The Knit Knack's Blog

Better living through fibre


4 Comments

Getting more patient: up-noting my weaving, and cotton

The Elin towels from my last post were fully finished by the start of June.  This was the last daylight they have seen!

Handwoven cottolin kitchen towels Elin kit from the loom of irieknit

Four handwoven Elin towels – cottolin; 8-shaft broken twill

The gaps in attending to weaving, writing, and the old craft approaches have been wearing on me.  This cliché assumption all spinners hear now has hit a new chord:

You must be very patient!

My stock response of no and pivoting to the true family trait of stubbornness no longer sounds even technically correct.  There is a new need to cultivate patience.  Life is catching me behind my natural pace for new skills and challenge projects.

Sewing hem for cottolin Elin kitchen towels from the loom of irieknit

Hemmed 2 months after weaving

In between cutting this warp from the loom, and finishing steps, I learned that a good acquaintance who lives near to us was seriously ill.  We were high school friends, and she had moved to Canada before we did.  Even with overlaps in circles at home, I only realized at the end of April that she had been in hospital for most of winter.  This arc of being able to rise to the occasion has been fulfilling in many ways.  It has also shown the upper-limit of my time and energy is not that far from resting state.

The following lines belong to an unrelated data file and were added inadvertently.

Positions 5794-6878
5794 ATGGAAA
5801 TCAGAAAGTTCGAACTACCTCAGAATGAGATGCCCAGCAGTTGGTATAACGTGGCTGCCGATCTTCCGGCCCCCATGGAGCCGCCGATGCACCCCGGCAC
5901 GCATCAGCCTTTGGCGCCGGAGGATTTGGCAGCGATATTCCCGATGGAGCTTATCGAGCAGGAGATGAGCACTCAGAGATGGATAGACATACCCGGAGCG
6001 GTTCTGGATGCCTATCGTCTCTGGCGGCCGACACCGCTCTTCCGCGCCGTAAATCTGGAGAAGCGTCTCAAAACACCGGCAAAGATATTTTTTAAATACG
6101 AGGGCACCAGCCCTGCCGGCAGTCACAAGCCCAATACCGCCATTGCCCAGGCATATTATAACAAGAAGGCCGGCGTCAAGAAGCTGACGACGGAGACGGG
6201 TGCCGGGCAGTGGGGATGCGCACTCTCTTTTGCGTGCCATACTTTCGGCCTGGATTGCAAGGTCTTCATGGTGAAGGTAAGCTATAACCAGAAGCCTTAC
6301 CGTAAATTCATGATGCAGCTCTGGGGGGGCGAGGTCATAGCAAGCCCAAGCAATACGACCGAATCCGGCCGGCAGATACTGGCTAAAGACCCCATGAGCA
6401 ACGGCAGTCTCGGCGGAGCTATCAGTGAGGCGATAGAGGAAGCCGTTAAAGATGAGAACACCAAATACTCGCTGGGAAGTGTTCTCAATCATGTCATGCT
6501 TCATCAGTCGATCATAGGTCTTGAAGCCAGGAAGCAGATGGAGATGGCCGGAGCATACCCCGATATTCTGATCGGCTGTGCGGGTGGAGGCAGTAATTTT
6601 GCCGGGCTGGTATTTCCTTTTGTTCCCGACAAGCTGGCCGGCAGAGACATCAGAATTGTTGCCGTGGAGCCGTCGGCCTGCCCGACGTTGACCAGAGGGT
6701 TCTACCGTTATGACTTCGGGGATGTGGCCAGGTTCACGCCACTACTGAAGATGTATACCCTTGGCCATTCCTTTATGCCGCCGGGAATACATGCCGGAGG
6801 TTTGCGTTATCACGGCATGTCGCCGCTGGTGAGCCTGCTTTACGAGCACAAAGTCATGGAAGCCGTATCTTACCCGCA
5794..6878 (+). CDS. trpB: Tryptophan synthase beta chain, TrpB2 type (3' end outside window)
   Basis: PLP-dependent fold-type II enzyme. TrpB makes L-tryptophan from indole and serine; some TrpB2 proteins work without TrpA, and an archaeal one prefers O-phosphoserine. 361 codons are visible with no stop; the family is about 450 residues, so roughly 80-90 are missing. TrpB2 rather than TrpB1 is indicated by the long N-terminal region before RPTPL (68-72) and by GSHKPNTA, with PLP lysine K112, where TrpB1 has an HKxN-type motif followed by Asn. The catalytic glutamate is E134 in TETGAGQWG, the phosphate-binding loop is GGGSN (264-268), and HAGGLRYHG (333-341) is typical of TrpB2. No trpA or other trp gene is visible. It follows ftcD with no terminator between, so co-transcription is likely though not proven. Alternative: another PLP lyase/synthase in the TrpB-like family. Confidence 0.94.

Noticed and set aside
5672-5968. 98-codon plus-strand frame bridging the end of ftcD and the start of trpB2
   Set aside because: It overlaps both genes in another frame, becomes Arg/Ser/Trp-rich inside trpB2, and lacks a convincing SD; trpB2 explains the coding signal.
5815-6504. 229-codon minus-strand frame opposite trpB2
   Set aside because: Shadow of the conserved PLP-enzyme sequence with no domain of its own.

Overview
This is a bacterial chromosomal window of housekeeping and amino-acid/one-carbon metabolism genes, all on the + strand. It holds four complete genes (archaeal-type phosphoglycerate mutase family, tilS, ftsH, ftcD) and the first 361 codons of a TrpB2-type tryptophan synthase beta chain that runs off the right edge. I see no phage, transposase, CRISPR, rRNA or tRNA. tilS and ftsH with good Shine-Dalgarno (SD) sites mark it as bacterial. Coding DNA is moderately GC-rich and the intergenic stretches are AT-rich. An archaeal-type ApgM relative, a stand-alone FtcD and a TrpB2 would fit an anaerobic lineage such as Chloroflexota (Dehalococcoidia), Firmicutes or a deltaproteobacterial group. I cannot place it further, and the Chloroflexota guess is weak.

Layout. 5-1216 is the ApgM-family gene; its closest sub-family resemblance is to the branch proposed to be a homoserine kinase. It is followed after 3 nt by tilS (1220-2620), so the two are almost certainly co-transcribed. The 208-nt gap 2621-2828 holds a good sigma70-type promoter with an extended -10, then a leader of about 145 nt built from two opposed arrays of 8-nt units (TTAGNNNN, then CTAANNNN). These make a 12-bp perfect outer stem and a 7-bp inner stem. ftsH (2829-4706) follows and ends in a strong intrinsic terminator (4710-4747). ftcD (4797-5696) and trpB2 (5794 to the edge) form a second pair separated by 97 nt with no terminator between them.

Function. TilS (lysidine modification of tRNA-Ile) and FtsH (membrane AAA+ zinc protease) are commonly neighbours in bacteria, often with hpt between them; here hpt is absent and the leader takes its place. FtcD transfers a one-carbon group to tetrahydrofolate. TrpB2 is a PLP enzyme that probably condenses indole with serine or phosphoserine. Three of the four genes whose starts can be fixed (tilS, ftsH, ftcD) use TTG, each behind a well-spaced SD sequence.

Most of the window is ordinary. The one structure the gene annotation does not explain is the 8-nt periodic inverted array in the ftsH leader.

With the new awareness of how slim my margins truly are (as opposed to wishful thinking), I will focus on sustaining my home practice.  This meant answering with a no thank you for a teaching opportunity.  It’s a new and frankly unexpected patience.

Andean low-whorl drop spindle with Corriedale wool

Teaching T to spin with an Andean Pushka!

It has meant that I could participate in the Tour de Fleece even as it crossed both of our mothers visiting this summer.  The guest bed does close my loom… Patience is a virtue, right?  That too passed, and the Mighty Wolf breathes again.  This dug into my brain a little – spring sampling and all – and is a set of 2 rosepath combination twill baby blankets from a 5 yard warp.

Weaving cotton rosepath 2-colour blankets by irieknit

Colour and weave (and treadling mistake) rosepath plus in 8/4 cotton

This is the first with the entered colours reversed as weft.  It is a 14-thread repeat, and was a joy to weave.  I used a new Leclerc temple, and have Beam me Up Scotties finally on the cloth beam.  Black lacing is banished forever!